Over the years there have been a few myths & FAQ’s about the IC.

The best way to bust the myths/answer your own questions might be to take one out for a sail & see for yourself! Try an IC




Myth 1- Canoes are very hard to sail…

Actually it is quite the opposite, as you are sitting on the plank (see page picture), progressively moving out as you need righting moment. When you reach the end you can hike off the end, though most of us just put our bum over the end & then de power the rig as needed (about 12-14 knots) to start with.


Myth 2- you have to be very experienced sailor, to sail a Canoe…

We have actually had a previous association member learn how to sail on a Canoe, before retiring from the class due to injury. That being said, having some previous sailing experience would be advantageous.


Myth 3- Canoes are stuck in the 80’s….

The class was a one design for many years (Nethercott, abbreviated to ICOD) before going back to the original development class roots in 2009. Being a development class we are all pushing the boundaries of what is possible.


Myth4- you have to be a boat builder or carbon wizard to get into the class….

3 of the last 4 national championship boats have been home built & 2 of those were built in plywood with minimal carbon! There are plans available & plenty of help within the class.


Myth 5- you have to build it yourself/be a tinkerer….

Most Canoes in Australia (and the world) are self/backyard built recently 3 have been built by Brett Van Munster (who builds the 18’s & most of the 16’s). We also have Tim Wilson who will build a SST hull to various stages of completion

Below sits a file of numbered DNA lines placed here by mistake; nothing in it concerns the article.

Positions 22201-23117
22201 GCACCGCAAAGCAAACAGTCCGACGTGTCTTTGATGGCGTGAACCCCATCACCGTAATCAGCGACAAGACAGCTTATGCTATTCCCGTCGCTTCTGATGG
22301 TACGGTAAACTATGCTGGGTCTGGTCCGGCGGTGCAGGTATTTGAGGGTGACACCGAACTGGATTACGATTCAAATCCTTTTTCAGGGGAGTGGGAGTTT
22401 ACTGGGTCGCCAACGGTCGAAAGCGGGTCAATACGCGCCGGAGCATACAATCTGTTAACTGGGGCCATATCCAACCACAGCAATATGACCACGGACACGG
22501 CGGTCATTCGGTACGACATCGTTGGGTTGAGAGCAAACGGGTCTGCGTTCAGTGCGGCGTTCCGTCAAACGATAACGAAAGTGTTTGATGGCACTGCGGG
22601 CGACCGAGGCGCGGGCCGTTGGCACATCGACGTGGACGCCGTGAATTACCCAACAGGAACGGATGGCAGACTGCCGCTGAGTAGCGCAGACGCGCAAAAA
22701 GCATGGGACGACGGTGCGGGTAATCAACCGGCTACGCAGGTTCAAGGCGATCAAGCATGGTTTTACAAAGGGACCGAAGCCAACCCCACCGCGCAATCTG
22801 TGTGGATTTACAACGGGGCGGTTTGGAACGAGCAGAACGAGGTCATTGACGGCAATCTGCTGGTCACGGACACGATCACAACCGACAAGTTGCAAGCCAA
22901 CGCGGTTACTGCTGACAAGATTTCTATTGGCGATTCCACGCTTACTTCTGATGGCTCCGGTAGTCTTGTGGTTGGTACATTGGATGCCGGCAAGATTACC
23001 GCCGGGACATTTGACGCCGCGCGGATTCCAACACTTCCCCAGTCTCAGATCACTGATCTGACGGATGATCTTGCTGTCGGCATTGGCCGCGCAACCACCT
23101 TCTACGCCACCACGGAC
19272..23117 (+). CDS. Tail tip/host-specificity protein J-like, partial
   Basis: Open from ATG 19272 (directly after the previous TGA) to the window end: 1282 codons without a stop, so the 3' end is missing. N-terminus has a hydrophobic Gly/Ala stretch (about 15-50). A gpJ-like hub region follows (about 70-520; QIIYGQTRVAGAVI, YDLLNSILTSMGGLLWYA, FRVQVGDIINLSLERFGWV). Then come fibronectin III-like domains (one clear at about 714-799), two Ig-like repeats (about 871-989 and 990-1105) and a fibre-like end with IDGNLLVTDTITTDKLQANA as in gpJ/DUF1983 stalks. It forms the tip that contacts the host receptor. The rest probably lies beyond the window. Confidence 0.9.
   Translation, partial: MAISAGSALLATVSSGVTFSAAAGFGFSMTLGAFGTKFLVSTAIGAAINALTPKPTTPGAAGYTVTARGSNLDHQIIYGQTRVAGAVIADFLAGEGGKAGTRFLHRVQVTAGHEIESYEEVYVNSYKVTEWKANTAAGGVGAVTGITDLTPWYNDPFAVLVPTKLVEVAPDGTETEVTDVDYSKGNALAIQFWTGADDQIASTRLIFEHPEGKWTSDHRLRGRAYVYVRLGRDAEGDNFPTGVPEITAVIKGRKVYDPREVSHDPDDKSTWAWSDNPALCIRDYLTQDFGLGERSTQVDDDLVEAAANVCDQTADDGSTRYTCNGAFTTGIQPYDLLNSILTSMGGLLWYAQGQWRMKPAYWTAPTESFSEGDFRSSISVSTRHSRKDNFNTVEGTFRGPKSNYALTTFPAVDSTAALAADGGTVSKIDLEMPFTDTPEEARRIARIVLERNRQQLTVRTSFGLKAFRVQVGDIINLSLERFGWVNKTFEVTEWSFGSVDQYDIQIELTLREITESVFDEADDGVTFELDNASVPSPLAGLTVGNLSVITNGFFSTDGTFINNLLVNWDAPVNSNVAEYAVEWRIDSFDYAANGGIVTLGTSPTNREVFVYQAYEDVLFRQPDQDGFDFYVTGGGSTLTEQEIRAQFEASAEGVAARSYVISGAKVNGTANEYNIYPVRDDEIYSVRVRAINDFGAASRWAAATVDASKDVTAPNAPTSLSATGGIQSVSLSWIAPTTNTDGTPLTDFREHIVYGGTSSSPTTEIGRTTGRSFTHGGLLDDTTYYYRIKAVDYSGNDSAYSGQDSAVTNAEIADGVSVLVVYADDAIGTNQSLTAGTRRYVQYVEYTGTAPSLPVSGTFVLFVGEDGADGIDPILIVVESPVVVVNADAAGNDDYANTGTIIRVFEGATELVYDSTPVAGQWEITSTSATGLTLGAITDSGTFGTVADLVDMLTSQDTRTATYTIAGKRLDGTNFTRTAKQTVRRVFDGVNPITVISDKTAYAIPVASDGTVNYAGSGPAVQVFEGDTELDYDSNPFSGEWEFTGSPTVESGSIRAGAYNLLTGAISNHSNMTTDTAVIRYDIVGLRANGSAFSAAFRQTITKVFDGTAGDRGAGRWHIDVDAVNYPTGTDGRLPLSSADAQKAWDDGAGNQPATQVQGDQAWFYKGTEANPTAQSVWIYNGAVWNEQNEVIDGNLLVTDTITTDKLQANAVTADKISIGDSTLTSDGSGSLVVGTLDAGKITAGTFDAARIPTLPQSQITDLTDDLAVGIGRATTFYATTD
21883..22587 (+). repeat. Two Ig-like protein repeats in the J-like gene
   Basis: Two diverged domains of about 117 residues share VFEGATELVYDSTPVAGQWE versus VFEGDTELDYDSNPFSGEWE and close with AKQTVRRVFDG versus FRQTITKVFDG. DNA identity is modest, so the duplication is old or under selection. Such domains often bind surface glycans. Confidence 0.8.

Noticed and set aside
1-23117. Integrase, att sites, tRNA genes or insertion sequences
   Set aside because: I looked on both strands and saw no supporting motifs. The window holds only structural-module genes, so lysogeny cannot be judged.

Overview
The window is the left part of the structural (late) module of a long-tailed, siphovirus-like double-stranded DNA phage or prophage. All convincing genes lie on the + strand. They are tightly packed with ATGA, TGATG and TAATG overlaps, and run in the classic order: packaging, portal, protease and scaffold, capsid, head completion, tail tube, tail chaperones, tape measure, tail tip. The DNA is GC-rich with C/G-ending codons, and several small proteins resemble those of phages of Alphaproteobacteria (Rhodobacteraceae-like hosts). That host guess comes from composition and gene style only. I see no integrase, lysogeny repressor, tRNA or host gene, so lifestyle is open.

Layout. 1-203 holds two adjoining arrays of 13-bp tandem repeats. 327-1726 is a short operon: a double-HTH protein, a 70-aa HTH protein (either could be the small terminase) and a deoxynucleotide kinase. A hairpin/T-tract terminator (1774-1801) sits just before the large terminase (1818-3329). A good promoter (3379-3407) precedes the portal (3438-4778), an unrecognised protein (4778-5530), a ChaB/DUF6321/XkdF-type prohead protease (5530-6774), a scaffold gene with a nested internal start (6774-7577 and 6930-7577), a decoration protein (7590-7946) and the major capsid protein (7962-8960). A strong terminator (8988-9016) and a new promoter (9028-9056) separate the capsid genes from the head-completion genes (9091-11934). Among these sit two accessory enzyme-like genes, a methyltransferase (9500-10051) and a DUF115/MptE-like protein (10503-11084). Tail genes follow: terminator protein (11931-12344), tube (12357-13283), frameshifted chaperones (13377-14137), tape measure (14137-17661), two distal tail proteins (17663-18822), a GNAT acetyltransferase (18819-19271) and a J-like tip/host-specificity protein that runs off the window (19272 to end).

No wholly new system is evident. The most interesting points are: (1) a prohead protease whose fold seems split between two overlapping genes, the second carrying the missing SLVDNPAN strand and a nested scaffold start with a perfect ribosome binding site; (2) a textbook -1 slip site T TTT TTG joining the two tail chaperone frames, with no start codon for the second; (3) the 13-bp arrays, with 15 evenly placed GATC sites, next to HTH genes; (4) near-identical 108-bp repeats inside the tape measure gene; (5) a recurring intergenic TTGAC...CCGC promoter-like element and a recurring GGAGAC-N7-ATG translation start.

Myth 6- Canoes are very expensive……

The price range of second hand boats is very reasonable ($500-$7000) & for a new all carbon boat you would be on the water expect to pay between $10 000 (self built) to $30 000 (professionally built)






#1- do canoes foil?

While we allow a T foil rudder which does help (amongst other things) with reducing displacement there is no foil permitted on the centre board so we are a non foiling class.


#2- what is the average weight range of Canoe sailors

Canoes have sailors ranging from flyweight (65KG or so) to heavyweights (120KG +)


#3 - How hard is it to recover from a capsize ?

 With the low free board most Canoes are easy to reboard (like a SUP/as seen above) & because they are so narrow the centre board is very close to the water when they lay on there side so it is an easy climb up!


#4 - How expensive are Canoes?

Entry level boats start at around $500 & prices for a complete new boat go up to around $30 000,00 (though there are many ways to bring that down)


#5 How many Canoes are in Australia?

We have a growing fleet & have issuied 41 hull numbers, of which 23 are sailing or for sale & 3 are still under construction


#6 What is my ICAA membership used for

-maintain affiliation with Australian sailing

-cover website hosting & support/organisation costs

-Fund marketing & advertising to attract new members

-provide awards & organise merchandise as required

-insure & upkeep of Bunyip for use by members/class prospects


#7 What are the benefits of joining the ICAA

-being part of the AussieIC team

-free new boat registration

-national & regional championships are run at cost

-design, maintenance & sailing support 

-use of Bunyip at events (conditions apply)

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